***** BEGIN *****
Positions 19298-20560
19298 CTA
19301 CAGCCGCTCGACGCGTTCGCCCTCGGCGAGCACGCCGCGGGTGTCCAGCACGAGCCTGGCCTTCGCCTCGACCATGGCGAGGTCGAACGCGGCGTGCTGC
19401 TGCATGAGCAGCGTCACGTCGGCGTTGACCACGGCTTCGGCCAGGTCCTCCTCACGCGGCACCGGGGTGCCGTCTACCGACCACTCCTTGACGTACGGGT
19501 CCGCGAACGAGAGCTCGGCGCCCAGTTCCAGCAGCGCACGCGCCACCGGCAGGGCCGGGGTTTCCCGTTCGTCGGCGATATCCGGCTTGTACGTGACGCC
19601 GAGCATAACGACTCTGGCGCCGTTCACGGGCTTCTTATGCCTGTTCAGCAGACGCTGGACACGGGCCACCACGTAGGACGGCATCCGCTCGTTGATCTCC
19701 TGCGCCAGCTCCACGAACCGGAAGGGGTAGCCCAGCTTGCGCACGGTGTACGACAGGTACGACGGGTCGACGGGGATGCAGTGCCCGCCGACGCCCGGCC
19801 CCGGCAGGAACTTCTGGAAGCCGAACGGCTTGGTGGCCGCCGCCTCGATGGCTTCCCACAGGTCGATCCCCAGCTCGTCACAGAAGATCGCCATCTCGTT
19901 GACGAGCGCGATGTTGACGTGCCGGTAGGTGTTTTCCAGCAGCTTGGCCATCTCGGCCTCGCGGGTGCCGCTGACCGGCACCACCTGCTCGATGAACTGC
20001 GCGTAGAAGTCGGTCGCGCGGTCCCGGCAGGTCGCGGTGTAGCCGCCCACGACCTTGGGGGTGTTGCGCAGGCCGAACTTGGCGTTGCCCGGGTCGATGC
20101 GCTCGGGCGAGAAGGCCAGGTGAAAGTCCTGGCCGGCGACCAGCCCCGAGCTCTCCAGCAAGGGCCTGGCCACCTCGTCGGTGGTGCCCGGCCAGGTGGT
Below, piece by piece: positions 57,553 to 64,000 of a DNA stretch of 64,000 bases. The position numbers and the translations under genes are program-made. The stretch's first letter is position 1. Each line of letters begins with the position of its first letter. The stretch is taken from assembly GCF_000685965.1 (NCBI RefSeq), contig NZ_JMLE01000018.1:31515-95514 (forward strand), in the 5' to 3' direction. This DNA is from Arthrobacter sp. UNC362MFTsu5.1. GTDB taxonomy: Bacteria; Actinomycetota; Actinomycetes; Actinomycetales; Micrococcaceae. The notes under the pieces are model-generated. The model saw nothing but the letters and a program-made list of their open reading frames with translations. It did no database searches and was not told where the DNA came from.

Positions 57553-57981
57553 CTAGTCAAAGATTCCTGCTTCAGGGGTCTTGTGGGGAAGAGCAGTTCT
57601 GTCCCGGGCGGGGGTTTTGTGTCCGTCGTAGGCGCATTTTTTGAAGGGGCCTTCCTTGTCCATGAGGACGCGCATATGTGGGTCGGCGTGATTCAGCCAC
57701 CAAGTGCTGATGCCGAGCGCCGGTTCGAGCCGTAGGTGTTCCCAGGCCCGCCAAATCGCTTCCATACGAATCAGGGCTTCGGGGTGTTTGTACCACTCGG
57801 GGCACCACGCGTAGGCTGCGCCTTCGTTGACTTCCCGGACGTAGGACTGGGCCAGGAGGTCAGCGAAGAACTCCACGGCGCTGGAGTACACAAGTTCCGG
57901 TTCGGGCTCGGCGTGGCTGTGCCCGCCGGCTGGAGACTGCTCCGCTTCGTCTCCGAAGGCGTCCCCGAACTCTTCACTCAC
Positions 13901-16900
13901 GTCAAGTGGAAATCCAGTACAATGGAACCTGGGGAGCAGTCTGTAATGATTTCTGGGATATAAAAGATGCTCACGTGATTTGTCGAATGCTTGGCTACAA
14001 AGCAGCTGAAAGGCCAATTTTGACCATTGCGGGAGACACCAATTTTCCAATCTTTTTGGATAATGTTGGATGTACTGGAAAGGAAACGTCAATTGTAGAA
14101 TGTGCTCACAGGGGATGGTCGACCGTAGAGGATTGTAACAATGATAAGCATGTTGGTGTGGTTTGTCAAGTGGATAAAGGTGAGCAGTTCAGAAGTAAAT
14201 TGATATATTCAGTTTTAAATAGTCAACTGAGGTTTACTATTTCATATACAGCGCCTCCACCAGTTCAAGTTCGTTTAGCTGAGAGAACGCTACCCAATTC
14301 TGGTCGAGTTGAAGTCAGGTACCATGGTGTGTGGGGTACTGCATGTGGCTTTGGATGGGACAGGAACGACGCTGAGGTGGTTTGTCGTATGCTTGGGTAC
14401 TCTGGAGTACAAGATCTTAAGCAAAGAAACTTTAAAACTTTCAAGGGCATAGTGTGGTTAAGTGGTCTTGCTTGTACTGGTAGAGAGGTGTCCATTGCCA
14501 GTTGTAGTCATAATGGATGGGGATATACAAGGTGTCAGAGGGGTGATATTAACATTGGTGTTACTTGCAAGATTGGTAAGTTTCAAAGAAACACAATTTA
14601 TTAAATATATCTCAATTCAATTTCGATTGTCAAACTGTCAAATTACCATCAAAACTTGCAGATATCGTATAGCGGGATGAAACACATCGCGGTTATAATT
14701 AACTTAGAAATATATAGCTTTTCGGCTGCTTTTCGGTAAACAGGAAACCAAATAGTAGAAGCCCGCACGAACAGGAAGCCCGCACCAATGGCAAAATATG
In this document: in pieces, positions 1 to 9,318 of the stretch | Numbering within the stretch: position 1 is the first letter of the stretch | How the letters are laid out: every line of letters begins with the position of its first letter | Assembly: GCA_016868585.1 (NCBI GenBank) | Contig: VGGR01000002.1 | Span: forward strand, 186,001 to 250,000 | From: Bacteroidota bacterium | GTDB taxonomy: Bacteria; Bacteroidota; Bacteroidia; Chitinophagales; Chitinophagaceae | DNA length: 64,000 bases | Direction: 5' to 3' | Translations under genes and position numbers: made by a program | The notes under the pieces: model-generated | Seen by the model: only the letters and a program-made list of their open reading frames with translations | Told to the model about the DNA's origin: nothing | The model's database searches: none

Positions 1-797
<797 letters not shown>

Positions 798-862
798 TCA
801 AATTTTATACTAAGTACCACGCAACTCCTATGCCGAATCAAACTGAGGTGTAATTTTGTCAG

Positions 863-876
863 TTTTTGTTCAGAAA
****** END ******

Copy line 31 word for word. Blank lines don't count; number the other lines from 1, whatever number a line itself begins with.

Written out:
<797 letters not shown>